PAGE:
and the Minutemen
started the season 18-1 but slipped down the stretch. What are their tournament chances? (Mary Altaffer/AP)
As part of its preview of the 2014 NCAA men’s basketball tournament, SI.com is taking a look at all 68 teams in the field. RPI and SOS data from realtimerpi.com. Adjusted offense and defense are from kenpom.com and measure the number of points scored and allowed per 100 possessions, and the team’s national rank. For more teams, click here.
Record: 24-8, 10-6 Atlantic 10
Adjusted offense / Adjusted defense: 108.3 (95th) / 96.9 (43rd)
Impact player: Chaz Williams, senior PG. 15.8 ppg, 7.0 apg, 36.5% three-point shooting
The Case For:
Williams, a speedy 5-foot-9 sparkplug and first-team All-Atlantic 10 selection, has essentially been doing this for years, averaging at least 15 points and six assists in his three seasons in Amherst. (He spent his freshman year at Hofstra.) His 36.9 percent assist rate ranked 13th nationally but was actually slightly down from last season’s 42.4 percent mark, which ranked eighth. Regardless, the Minutemen’s improvement can be traced to Williams getting two important forms of help: the emergence of center Cady Lalanne as a formidable tag-team partner inside and a defense that shot up 70 spots in efficiency this season. Lalanne, healthy after enduring a stress fracture and surgery on his foot as an underclassman, is now a regular double-double threat (11.4 ppg, 8.0 rpg) whose 7 percent block rate ranked fourth in the A-10. The Minutemen’s P.A.I.N. pressure defense can cause headaches for even tourney-quality teams; see New Mexico’s 18 turnovers against UMass in November or the 19 coughed up by George Washington in the A-10 quarterfinal. Given their uptempo defensive style, the Minutemen are fittingly quick on the other end, with the 18th-shorted average possession length in the country. That overall tempo may throw more deliberate opponents off their games.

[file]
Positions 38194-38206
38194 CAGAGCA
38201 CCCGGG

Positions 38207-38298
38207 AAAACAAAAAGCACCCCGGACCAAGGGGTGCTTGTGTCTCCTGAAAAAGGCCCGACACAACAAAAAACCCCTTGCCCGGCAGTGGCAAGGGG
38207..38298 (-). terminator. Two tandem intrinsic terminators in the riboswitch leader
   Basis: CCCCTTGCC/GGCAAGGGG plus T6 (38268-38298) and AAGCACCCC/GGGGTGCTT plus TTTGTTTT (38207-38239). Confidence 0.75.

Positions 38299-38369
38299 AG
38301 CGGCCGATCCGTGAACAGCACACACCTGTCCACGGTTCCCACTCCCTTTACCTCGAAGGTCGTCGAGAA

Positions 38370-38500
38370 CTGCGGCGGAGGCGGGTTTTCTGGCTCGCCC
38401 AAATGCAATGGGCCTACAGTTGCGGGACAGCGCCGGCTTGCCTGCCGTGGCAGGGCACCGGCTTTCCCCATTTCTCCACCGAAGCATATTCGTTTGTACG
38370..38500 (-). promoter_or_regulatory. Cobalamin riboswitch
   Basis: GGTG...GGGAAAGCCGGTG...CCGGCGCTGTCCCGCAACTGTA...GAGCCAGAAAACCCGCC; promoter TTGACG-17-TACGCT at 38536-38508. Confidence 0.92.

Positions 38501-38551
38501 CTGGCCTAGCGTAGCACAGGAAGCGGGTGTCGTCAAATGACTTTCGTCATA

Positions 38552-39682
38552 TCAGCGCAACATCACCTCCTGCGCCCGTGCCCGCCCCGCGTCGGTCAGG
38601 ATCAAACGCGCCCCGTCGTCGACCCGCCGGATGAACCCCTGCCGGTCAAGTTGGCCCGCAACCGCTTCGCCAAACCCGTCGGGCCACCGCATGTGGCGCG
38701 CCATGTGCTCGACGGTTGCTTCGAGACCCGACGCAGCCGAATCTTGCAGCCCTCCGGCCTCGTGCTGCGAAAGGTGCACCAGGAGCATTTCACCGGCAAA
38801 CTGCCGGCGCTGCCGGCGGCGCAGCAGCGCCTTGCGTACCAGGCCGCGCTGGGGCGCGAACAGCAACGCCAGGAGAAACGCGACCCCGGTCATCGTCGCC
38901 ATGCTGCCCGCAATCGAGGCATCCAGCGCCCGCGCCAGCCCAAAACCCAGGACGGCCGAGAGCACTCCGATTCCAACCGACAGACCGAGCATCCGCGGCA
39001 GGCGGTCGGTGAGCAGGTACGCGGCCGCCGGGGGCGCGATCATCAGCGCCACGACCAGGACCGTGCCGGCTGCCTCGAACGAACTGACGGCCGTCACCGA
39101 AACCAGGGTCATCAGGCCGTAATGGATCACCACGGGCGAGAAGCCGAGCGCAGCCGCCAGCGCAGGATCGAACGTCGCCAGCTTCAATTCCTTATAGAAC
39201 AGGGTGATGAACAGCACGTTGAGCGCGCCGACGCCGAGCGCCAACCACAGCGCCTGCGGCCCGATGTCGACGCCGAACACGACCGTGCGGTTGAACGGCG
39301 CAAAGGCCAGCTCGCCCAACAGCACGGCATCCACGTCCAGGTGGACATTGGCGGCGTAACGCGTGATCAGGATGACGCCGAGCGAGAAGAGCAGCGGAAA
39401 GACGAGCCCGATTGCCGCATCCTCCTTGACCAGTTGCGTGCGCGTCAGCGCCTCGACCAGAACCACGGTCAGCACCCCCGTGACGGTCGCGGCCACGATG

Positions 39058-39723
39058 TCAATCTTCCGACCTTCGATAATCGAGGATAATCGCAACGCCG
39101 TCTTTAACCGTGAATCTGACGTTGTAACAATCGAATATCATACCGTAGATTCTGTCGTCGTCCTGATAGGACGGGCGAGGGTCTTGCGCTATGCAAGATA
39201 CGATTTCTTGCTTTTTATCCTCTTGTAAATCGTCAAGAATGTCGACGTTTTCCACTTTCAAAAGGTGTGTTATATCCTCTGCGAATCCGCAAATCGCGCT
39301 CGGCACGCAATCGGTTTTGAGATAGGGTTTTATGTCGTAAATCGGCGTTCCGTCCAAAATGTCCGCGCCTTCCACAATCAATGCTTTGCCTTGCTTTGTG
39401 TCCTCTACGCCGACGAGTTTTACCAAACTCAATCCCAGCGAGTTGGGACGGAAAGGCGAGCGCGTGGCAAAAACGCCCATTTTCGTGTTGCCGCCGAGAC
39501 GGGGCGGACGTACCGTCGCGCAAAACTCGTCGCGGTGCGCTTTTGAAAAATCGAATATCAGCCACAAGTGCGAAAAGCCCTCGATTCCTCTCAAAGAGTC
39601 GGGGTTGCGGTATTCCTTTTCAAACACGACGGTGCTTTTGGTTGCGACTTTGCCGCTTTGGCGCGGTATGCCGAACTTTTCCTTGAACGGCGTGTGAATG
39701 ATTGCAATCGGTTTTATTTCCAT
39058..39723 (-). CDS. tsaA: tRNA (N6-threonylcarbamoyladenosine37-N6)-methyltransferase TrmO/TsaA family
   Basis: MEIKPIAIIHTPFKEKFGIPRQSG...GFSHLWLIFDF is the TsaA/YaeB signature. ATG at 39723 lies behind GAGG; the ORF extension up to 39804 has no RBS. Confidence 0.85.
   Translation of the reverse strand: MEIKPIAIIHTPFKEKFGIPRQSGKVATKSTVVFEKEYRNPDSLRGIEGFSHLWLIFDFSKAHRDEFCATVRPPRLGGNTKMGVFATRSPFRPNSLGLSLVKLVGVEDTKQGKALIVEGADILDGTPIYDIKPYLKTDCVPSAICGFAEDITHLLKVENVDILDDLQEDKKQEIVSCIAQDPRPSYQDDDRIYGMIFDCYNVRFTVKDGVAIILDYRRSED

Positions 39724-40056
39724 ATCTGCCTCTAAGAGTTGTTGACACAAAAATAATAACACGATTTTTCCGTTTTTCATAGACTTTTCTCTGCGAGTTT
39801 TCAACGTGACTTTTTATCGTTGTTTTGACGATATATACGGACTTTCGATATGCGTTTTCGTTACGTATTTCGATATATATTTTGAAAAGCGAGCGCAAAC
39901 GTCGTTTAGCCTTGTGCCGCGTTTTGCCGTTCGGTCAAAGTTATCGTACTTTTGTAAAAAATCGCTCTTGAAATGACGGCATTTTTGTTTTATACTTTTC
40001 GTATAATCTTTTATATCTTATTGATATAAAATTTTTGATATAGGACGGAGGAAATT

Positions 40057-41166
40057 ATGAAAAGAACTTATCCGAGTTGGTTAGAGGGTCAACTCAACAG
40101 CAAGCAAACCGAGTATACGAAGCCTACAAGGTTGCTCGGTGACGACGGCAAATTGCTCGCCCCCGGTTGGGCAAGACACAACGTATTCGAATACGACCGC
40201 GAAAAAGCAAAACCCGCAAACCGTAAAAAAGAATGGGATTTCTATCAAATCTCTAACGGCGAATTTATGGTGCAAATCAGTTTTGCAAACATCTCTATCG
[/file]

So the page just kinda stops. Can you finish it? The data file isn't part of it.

The Case Against:
The Minutemen’s 16-1 start seems like a distant memory after they went 8-7 down the home stretch, including a head-scratching 11-point loss at home to lowly George Mason (which went 4-12 in A-10 play) and a less-than-ideal 13-point defeat at St. Bonaventure. The George Mason loss, much like UMass’s 88-87 win over the Patriots a month prior, exemplified the Minutemen’s tendency to fall behind early in games and how vulnerable they are when opponents don’t wilt in the face of their defensive pressure and quick pace. And one price of the Minutemen playing fast is that they often also play loose, turning the ball over on 18.8 percent of their possessions, the 10th-highest rate in the 13-team A-10. Williams, a 39.9 percent shooter on the season, had 10 games where he shot below 30 percent this season, which seemed to reduce UMass to mediocrity as it went 5-5 on such nights, compared to 19-3 when he shot higher than that threshold. If opponents can limit Williams, the rest of the Minutemen’s offense may follow.
SI Prediction: Lose in the second round to Tennessee.
View complete bracket predictions from SI.com’s panel of experts